One problem I see in having tunnels and habitats in ice how to overcome erosion of the floors of the travelways. In conventional tunneling and mining this is usually solved by continually maintaining the roadways with new gravel and grading with either a grader or the bucket of a loader. Having a bed of ice will be problematic, particularly one that always traversed upon.

Edit 21 June 2021

To get an idea of what might be possible regarding sub surface habitats on Mars and elsewhere, with some adjustments made for atmospheric issues, the opal mining town of Coober Pedy in South Australia offers a good example.

Edit 23 June 2021

Following on from comments made so far, a fourth option has been discussed: using diamond wire to cut blocks of ice. Given ice would not be as hard as rock, diamond in the wire could be replaced with tungsten carbide.

Edit 11 July 2021

Recently I watched a video which briefly mentioned the former "under ice" base the US military had on Greenland.

The construction of the in-ice base used in Greenland during the late 1950s to mid 1960s was different to what is proposed by this question. Trenches where cut into the surface of the ice covered, prefabricated buildings were placed in the trenches which were then covered with arched roofs.

The base was designed to be used for a period of 10 years, with suitable maintenance of the trenches. The trenches were occupied for 5 years and abandoned after 8 years. Trench deformation was a major problem, as was the location of the sewage sump, but that's another matter.

Part of the problem for the ice base was the movement of the glacier was faster than anticipated. This may not be an issue in your situation but the properties of ice will be.

snow and ice are viscoelastic materials, which slowly deform over time, depending on temperature and density.

Maintaining a cavity within a block of ice and ensuring its integrity (size and shape) will be more difficult than maintaining a similar cavity in competent rock.

• Thank you for this informative "comment", I get the impression that with the need for those boring machines the created room for living would not be that economical anymore. But given enough time melting the ice could be done in a slow way, with much less equipment, like flamethrowers. Commented Jun 20, 2021 at 21:14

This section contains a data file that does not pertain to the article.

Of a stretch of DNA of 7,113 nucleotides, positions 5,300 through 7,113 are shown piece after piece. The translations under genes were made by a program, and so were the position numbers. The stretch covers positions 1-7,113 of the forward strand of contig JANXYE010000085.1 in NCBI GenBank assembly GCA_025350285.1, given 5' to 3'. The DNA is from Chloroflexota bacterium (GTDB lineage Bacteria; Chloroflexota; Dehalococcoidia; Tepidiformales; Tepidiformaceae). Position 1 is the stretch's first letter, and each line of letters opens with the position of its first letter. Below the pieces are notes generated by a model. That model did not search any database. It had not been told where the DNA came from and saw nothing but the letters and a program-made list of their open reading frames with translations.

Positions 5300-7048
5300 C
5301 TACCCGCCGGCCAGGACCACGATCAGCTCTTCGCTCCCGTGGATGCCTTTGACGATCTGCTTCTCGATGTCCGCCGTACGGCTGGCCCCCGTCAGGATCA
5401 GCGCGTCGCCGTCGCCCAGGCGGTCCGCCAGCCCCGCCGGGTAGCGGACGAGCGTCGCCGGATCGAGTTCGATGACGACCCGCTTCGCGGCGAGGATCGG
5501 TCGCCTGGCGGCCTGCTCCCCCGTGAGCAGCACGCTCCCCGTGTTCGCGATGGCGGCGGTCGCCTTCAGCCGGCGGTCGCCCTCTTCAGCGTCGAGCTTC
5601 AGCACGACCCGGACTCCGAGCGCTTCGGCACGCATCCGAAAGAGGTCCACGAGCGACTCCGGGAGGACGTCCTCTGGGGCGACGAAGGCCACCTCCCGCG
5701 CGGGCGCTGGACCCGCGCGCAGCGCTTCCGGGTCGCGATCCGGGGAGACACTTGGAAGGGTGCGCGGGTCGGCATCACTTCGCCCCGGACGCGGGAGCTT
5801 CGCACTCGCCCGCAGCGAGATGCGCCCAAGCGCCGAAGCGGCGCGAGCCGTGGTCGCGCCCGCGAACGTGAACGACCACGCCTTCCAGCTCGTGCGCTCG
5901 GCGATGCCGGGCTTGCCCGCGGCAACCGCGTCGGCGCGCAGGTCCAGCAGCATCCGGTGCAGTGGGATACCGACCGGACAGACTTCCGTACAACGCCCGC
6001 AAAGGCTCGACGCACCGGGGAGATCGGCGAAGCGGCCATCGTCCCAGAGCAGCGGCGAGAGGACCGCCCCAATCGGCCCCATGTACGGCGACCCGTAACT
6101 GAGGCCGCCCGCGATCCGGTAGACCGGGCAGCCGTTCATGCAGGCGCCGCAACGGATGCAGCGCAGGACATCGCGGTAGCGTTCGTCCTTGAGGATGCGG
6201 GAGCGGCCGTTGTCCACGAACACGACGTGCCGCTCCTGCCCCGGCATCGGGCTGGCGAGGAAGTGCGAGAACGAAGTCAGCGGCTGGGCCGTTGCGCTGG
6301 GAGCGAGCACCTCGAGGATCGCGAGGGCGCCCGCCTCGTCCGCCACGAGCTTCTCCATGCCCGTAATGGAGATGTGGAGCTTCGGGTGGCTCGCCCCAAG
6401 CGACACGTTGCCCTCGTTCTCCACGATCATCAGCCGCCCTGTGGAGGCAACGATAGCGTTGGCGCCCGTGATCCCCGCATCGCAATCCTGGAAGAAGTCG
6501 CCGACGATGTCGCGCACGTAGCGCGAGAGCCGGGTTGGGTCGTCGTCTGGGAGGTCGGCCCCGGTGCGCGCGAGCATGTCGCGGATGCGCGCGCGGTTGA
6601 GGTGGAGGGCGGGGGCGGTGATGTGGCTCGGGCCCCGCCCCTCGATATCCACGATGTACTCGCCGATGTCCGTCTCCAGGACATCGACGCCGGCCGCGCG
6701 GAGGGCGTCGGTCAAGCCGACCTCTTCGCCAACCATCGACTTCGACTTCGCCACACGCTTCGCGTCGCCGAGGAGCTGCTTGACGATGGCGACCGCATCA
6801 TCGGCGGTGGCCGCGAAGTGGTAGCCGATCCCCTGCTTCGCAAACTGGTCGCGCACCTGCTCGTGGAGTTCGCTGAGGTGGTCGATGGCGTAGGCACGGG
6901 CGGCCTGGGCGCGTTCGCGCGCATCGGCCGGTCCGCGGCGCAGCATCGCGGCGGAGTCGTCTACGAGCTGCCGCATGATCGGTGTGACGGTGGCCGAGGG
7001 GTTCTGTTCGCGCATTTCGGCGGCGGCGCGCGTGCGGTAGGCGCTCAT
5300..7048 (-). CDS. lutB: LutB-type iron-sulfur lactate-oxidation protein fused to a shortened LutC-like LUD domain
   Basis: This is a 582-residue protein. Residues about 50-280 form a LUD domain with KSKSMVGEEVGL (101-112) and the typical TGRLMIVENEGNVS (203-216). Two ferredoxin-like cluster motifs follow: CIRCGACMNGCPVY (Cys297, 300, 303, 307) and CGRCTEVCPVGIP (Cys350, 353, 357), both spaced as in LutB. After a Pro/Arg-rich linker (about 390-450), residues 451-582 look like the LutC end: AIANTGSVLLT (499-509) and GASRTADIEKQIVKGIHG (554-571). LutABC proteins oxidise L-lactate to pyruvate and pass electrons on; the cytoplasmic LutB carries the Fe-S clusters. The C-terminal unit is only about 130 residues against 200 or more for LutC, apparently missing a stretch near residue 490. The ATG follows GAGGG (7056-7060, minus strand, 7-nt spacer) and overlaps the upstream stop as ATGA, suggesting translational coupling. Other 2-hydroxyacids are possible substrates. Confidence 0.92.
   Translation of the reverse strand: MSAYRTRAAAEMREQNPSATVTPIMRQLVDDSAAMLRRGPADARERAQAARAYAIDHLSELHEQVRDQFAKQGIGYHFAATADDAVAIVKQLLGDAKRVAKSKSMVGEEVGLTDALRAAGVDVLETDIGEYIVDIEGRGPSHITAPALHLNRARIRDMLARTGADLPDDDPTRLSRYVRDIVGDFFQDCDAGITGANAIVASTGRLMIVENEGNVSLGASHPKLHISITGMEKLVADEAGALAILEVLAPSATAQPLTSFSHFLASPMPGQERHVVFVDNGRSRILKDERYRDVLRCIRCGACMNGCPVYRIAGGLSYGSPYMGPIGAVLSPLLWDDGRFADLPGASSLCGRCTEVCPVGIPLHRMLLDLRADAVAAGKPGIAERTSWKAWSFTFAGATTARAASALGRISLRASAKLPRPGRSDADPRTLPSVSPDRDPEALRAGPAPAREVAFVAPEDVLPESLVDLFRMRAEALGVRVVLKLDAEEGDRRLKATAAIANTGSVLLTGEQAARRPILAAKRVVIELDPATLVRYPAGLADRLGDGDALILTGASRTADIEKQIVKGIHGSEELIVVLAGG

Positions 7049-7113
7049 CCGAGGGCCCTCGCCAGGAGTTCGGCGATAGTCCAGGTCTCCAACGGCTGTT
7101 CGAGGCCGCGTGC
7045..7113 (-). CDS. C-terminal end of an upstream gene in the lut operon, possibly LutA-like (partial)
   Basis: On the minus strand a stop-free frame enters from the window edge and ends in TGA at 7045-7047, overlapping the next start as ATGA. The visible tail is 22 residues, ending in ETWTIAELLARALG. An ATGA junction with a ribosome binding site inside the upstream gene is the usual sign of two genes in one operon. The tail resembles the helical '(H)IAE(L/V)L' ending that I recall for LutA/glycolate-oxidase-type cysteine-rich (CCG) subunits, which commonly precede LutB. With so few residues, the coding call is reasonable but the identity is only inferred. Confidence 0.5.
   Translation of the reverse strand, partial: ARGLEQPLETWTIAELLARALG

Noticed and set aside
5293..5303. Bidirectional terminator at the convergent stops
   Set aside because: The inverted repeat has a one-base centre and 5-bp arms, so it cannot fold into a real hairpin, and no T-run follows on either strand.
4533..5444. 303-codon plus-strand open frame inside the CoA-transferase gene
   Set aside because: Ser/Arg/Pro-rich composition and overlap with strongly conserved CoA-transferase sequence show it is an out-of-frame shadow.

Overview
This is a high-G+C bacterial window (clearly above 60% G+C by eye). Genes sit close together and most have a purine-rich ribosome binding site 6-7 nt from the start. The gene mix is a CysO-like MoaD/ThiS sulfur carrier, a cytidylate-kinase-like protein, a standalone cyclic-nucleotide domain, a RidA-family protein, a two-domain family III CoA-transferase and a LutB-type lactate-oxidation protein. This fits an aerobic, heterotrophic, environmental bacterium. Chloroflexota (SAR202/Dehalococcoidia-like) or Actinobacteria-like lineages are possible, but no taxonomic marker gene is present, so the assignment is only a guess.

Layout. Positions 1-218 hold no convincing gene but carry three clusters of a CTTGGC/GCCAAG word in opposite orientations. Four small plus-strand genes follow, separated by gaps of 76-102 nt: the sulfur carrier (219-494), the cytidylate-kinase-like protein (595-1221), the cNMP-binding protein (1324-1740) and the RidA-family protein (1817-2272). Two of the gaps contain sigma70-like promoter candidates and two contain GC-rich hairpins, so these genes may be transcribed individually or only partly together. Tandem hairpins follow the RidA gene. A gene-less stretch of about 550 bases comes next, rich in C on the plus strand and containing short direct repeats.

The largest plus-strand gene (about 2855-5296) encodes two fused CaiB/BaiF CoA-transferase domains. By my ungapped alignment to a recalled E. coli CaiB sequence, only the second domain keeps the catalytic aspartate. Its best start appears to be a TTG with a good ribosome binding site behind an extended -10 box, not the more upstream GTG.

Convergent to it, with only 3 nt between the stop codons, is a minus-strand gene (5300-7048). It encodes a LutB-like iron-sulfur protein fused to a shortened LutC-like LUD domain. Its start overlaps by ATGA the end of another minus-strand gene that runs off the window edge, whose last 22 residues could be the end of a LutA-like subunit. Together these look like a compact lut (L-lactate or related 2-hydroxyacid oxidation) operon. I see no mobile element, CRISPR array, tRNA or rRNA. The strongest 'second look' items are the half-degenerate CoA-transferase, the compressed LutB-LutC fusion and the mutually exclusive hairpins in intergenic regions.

• I've made some edits. I've added two option concerning thermal tunneling. I don't envisage flame throwing devices would be used, more control would be needed to excavate a uniform tunnel profile & openings of specific sizes (engineering requirements). I've also added a link to pictures of Coober Pedy as an example of sub surface living.
– Fred
Commented Jun 21, 2021 at 3:34
• Because the needed energy would have to come from solar panels, I think it would be most efficient to use electrical melting. High electrical resistance wires or rods heated by an electric current would give much more control to cut into the ice, Blocks of ice could be taken out of the wall to melt somewhere else. Commented Jun 21, 2021 at 9:08
• Regarding your idea for cutting blocks, cutting the first row of blocks would be problematic, but it would be fine for the others. The method would enable the sides, top & bottom of blocks to be cut, but cutting the back of the first row of blocks would initially be difficult. Your method reminds me of diamond wire mining of gold reefs in South Africa. There they had at least two, sometimes three faces of a block already made via drill & blast & they cut the other sides with diamond wire.
– Fred
Commented Jun 21, 2021 at 9:27
• Instead of using heat to cut the blocks you could use something like diamond wire, but because ice would be easier to cut than rock have a cheaper abrasive material such as tungsten carbide.
– Fred
Commented Jun 21, 2021 at 9:37